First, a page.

~~~~~~~~~~~~~~~~~~~~~~~~~~~~~

Luke 7: 36-50

Jesus Anointed by a Sinful Woman
36 Now one of the Pharisees invited Jesus to have dinner with him, so he went to the Pharisee’s house and reclined at the table.
37 When a woman who had lived a sinful life in that town learned that Jesus was eating at the Pharisee’s house, she brought an alabaster jar of perfume,
38 and as she stood behind him at his feet weeping, she began to wet his feet with her tears. Then she wiped them with her hair, kissed them and poured perfume on them.
39 When the Pharisee who had invited him saw this, he said to himself, “If this man were a prophet, he would know who is touching him and what kind of woman she is—that she is a sinner.”
40 Jesus answered him, “Simon, I have something to tell you.”
“Tell me, teacher,” he said.
 41 “Two men owed money to a certain moneylender. One owed him five hundred denarii,[d] and the other fifty. 42Neither of them had the money to pay him back, so he canceled the debts of both. Now which of them will love him more?”
 43 Simon replied, “I suppose the one who had the bigger debt canceled.”
“You have judged correctly,” Jesus said.
 44 Then he turned toward the woman and said to Simon, “Do you see this woman? I came into your house. You did not give me any water for my feet, but she wet my feet with her tears and wiped them with her hair.
45 You did not give me a kiss, but this woman, from the time I entered, has not stopped kissing my feet.
46 You did not put oil on my head, but she has poured perfume on my feet.
47 Therefore, I tell you, her many sins have been forgiven—for she loved much. But he who has been forgiven little loves little.”
 48 Then Jesus said to her, “Your sins are forgiven.”
 49 The other guests began to say among themselves, “Who is this who even forgives sins?”
50 Jesus said to the woman, “Your faith has saved you; go in peace.”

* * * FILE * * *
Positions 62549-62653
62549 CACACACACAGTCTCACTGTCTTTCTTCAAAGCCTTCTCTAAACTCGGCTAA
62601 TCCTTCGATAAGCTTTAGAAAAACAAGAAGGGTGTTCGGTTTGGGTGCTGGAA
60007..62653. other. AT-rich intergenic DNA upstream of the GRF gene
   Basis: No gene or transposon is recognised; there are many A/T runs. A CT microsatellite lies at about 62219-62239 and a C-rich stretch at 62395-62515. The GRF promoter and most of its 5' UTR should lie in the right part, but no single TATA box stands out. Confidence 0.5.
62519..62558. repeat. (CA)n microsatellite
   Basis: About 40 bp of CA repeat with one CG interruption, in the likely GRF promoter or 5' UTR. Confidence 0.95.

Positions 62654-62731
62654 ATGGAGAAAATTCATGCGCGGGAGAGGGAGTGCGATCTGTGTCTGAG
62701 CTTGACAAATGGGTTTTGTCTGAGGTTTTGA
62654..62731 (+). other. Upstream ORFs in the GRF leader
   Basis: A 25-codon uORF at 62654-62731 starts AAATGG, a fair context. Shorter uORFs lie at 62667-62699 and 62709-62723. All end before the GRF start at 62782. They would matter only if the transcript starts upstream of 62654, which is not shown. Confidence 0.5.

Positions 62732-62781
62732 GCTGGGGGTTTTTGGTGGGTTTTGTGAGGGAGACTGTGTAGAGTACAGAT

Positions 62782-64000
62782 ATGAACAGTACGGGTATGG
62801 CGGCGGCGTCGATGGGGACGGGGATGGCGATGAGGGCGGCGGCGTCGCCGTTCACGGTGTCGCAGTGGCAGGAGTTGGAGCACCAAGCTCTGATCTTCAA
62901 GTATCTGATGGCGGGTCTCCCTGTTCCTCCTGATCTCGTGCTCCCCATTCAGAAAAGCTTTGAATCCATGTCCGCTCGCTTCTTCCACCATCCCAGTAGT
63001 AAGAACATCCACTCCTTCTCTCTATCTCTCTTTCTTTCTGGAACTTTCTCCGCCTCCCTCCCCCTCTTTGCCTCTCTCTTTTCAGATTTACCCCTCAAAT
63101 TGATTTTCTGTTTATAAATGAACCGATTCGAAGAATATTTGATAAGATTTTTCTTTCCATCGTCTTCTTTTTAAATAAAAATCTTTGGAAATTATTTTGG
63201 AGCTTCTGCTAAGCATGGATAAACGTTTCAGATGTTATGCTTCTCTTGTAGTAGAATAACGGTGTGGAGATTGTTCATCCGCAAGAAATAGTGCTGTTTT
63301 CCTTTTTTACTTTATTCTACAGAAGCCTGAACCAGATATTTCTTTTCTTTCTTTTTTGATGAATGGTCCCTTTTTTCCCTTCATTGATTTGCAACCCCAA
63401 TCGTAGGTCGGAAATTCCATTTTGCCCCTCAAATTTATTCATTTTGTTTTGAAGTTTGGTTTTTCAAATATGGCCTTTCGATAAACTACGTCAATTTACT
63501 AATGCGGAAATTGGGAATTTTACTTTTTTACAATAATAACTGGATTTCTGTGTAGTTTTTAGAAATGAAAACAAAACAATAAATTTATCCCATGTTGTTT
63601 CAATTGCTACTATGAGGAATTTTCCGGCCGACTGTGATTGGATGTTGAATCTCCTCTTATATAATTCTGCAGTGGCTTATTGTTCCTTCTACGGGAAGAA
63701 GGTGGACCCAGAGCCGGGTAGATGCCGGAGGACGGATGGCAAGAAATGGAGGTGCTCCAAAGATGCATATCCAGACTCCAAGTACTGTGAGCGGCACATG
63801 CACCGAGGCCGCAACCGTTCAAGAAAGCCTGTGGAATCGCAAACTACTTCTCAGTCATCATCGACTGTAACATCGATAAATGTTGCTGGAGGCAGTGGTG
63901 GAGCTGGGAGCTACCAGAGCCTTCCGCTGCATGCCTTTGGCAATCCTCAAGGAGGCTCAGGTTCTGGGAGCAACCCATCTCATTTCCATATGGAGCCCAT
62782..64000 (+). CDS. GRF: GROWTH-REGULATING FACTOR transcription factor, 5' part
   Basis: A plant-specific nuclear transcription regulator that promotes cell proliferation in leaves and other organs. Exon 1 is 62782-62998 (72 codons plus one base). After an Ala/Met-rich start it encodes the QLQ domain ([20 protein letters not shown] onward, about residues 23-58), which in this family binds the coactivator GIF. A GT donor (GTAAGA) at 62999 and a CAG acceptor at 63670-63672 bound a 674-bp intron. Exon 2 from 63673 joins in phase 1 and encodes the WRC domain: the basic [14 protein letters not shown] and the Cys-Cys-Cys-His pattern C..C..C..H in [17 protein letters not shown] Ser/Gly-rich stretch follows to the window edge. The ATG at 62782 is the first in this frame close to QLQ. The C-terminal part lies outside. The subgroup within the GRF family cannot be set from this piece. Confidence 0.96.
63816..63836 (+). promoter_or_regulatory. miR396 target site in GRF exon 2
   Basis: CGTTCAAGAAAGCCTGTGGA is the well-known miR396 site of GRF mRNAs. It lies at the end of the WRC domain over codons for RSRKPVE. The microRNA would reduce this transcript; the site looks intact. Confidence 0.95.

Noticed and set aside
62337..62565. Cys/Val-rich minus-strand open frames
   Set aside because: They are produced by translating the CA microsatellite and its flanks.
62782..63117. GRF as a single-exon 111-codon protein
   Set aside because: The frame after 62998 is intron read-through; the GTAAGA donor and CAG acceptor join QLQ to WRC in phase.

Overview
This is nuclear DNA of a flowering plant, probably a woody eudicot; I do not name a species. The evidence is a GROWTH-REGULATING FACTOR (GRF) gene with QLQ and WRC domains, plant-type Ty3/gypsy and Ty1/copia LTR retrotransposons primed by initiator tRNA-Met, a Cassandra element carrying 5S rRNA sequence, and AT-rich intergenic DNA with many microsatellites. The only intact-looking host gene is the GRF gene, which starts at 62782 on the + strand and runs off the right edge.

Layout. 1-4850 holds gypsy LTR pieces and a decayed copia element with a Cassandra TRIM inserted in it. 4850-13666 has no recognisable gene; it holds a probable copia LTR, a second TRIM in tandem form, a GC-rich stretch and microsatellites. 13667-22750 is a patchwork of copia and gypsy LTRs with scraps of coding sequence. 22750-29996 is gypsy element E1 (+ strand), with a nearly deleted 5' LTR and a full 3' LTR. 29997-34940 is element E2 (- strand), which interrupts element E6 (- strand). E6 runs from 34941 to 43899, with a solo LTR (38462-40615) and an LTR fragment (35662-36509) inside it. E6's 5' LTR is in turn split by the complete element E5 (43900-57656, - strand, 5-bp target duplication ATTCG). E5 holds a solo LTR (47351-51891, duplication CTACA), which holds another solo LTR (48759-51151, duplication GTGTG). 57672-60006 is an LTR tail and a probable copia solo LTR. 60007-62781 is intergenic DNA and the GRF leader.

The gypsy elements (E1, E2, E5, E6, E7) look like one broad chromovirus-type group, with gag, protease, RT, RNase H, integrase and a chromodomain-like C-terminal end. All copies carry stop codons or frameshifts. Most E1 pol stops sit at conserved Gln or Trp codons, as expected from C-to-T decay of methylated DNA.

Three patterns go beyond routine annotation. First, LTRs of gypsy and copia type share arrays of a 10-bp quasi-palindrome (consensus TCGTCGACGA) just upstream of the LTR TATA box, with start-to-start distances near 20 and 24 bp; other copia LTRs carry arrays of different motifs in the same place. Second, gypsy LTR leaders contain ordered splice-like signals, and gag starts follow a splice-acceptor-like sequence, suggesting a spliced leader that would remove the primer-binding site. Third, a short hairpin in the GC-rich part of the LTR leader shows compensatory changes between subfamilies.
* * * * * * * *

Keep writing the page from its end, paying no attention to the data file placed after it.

I would like to see this story told from the sinner lady point of view.
****************************************
What I did.
The woman was a sinner. Everyone in the village knew this and everyone treated her accordingly. She would sleep with men for money, and thus was shunned. Except by those men who used her and paid her. But when they were done with her, they shunned her, too. Men are like that, selfish and deceitful. She has earned her money. They have earned her contempt.
The woman had reasons for being a sinner. Her parents were old when she was born and she was a chore to them. Not only a chore perhaps, but their affection was watered down. Their interest in her was always coloured with annoyance. She did not do what they wanted. She did not think as they thought. She had desires which had left them years before, so they did not think them important. And she was a girl – good only as bait for a man to marry. She was a burden.
However, she had a life to live. Her parents said she should thank them for her life. She said that instead she would blame them. She would look after herself if that was the way it had to be. She would use the tools that God gave her, just like a carpenter uses his tools to build. If there is no help from her parents; if her village looks down on her; if a man won’t marry her; well, she’ll set out on her own.
And she did.
It was not difficult to become a success at what she did. When with a man all she had to do was move her body and tell them lies. Praise them. Make those sounds they want to hear. Make then happy and she had a repeat customer. Keep the foolish secrets they seemed to insist telling her to herself. They trusted her as they used her. She used their stories for her own good. Learned where to purchase the best goods. Learned who to avoid. Make a bit of money on speculation. Even the cheapest grave digger when the time came for each of her parents. Be able to keep her parents house and even put some money away. What was a reputation compared to this?